TALKING about money with your partner can feel awkward, but avoiding the subject could be a money mistake you can’t afford to make.
And it’s particularly important if you’re living together but not married, according to finance expert Susie Bewell.
The number of cohabiting couples has risen by a fifth in the past decade, latest government figures show.
Tying the knot is falling down people’s priority list as they focus on other life milestones such as buying a house and starting a family instead.
Cohabiting means you are in a relationship and live together, but haven’t tied the knot.
And while many people choose not to marry – they might not realise they’re missing out on some financial perks as a result.
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Being married can have monetary benefits – por exemplo, you can get up to £1,220 in tax relief under the marriage allowance.
And if you divorce, Você tem more rights over your shared assets than cohabiting couples who split up.
This doesn’t mean everyone should make a quick dash down the aisle, but it makes having a conversation about your shared finances even more important.
Susie is a chartered wealth manager at Raymond James – and she says cohabiting couples should follow four golden money rules to avoid major money mistakes,
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Don’t keep schtum
Discussing finances with your loved one can be a little uncomfortable, but avoiding the conversation could be “painful in the long run”, Susie said.
If one of you is contributing more to the household finances than the other, por exemplo, you could be left out of pocket if you split.
Opening a joint current account is one way to keep track of how much money you are both chipping in and can make it easier to manage shared bills.
But be aware that it could affect your credit score as it links you financially to another person.
It’s important to have your money goals and budget aligned while living together too – so make sure you have an open chat about this.
Are you saving to buy a house or for a round-the-world trip? It’s important to make sure you’re on the same page.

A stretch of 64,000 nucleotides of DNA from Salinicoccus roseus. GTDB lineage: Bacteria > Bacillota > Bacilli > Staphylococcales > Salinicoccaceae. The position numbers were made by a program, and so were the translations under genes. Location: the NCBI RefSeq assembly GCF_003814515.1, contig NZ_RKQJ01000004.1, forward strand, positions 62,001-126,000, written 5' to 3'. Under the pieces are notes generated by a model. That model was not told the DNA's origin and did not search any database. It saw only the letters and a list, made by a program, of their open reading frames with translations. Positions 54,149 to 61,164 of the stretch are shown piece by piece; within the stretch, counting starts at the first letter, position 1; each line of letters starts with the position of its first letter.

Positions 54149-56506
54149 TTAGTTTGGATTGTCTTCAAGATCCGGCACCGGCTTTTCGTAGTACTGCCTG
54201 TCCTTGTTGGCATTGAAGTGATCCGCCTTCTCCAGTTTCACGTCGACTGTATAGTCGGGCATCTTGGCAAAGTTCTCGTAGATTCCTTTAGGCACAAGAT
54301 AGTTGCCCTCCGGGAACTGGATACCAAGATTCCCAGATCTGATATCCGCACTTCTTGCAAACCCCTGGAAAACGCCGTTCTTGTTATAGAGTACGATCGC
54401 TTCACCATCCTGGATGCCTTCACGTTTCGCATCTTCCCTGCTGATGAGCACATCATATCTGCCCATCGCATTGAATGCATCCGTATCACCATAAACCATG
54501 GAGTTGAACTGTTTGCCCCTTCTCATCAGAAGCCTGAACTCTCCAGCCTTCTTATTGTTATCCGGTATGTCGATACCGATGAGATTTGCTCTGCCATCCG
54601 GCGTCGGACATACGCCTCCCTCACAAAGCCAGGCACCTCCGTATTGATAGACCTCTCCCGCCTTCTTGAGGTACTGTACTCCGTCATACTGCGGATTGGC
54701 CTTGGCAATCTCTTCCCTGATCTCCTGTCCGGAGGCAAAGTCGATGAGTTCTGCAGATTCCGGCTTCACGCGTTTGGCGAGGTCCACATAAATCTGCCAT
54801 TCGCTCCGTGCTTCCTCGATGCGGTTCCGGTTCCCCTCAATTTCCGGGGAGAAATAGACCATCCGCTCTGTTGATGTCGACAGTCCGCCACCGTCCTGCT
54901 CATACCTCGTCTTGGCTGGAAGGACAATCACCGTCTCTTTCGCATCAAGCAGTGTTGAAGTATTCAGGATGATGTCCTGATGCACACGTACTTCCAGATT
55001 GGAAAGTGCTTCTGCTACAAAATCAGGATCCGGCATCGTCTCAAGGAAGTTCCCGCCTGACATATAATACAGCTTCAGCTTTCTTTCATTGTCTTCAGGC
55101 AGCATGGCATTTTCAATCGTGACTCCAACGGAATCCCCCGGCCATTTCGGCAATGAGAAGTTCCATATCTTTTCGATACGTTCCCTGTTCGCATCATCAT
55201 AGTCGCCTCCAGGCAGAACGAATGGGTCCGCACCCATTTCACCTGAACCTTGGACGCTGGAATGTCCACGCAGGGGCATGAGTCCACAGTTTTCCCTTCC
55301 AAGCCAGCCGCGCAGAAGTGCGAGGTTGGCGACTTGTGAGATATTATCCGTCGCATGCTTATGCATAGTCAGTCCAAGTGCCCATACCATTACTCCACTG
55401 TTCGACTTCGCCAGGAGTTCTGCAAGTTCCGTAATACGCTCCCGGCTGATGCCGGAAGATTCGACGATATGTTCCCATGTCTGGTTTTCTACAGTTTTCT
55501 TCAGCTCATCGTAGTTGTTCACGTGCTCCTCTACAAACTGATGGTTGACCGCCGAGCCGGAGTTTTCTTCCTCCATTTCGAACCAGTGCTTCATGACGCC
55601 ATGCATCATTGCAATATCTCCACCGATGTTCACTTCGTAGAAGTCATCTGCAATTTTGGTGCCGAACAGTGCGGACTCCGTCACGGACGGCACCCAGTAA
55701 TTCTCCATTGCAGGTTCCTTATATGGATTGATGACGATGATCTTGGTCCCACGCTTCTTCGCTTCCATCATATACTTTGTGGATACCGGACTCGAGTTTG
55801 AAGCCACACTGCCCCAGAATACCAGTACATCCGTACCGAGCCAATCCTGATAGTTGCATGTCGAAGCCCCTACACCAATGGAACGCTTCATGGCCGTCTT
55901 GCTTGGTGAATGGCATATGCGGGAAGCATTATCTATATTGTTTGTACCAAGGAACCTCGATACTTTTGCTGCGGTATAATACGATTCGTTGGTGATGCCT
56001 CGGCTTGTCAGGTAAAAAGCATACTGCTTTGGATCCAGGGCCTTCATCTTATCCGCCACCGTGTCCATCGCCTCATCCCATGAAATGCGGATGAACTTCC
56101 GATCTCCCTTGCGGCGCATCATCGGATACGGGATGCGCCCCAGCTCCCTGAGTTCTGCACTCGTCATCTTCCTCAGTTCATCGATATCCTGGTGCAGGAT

If one of you is a saver and the other is a spender – have a chat about how you can compromise your habits so they work for you both.
“Try opening up the conversation by planning a regular money date – a time to discuss household finances, focus on joint goals and ambitions, and agree on any actions,” Susie said.
You could be hundreds of pounds out of pocket by not saving together.
If you invest, por exemplo, it could make sense to pool your money into a joint investment account.
especialistas dizem que é necessário relaxar nas horas anteriores, you can keep track of your investments more easily and your money could grow more quickly.
Larger sums of money can compound more quickly, significado “couples can get greater returns as a united force”, said Susie.
You can open a joint savings account together, but you can’t share an Isa as these are individual savings accounts.
Make sure you both have access to the account and sit down to monitor it regularly – and any investment decisions should be shared too.
It could be particularly useful if you have a joint money goal, like buying a house.
Be realistic about worst case scenarios
No one goes into a relationship planning for a break-up, but being realistic about the possibility could save you a lot of stress further down the line.
Have an open conversation if you’re making big financial commitments together – like taking on a hipotecas de depósito foram lançadas pelos principais bancos, incluindo Natwest e Barclays.
“Mortgages are a common cause of disputes among warring couples, so pay close attention to how they are set up so expectations are clear, and in writing,” Susie said.
Couples who aren’t married could consider a “cohabitation agreement” when they buy a property, ela adicionou.
This covers what share of the property each person owns – which is particularly important if one person has contributed more to the deposit.
It also covers what happens if a dispute occurs, any maintenance costs and who is financially responsible for what.
“This will be a legally binding document as long as independent legal advice was taken by both parties before it is signed,” Susie said.
It means you both are clear on what your rights are – which will help nasty arguments in a worst case scenario.
Make a will
A marriage creates a legally binding financial bond between a couple.
That means if one of you dies, your assets are automatically passed to your spouse – that includes your savings, pension and share of any property.
But cohabiting couples do not have the same rights – so if you want your assets to pass to your other half, you’ll need to make a will.
A lot of people put off writing a will as it feels a bit morbid, but it’s the only way to ensure your assets are distributed as you would like after you die.
Otherwise probate rules kick in, and these will determine who inherits your assets, which could leave your partner seriously in the lurch.
“You should think about nominating each other as a beneficiary to ensure the other can access the funds in the case of death,” Susie said.
Make a Will Month takes place twice a year, and sees many solicitor firms write wills for clients either for free, at a reduced rate or in exchange for a charitable donation.
It’s usually during October and March, and you can find participating firms and keep updated on the Free Wills Month website.
Eu obviamente pensei sobre isso, mas eu tinha um trabalho a fazer.”
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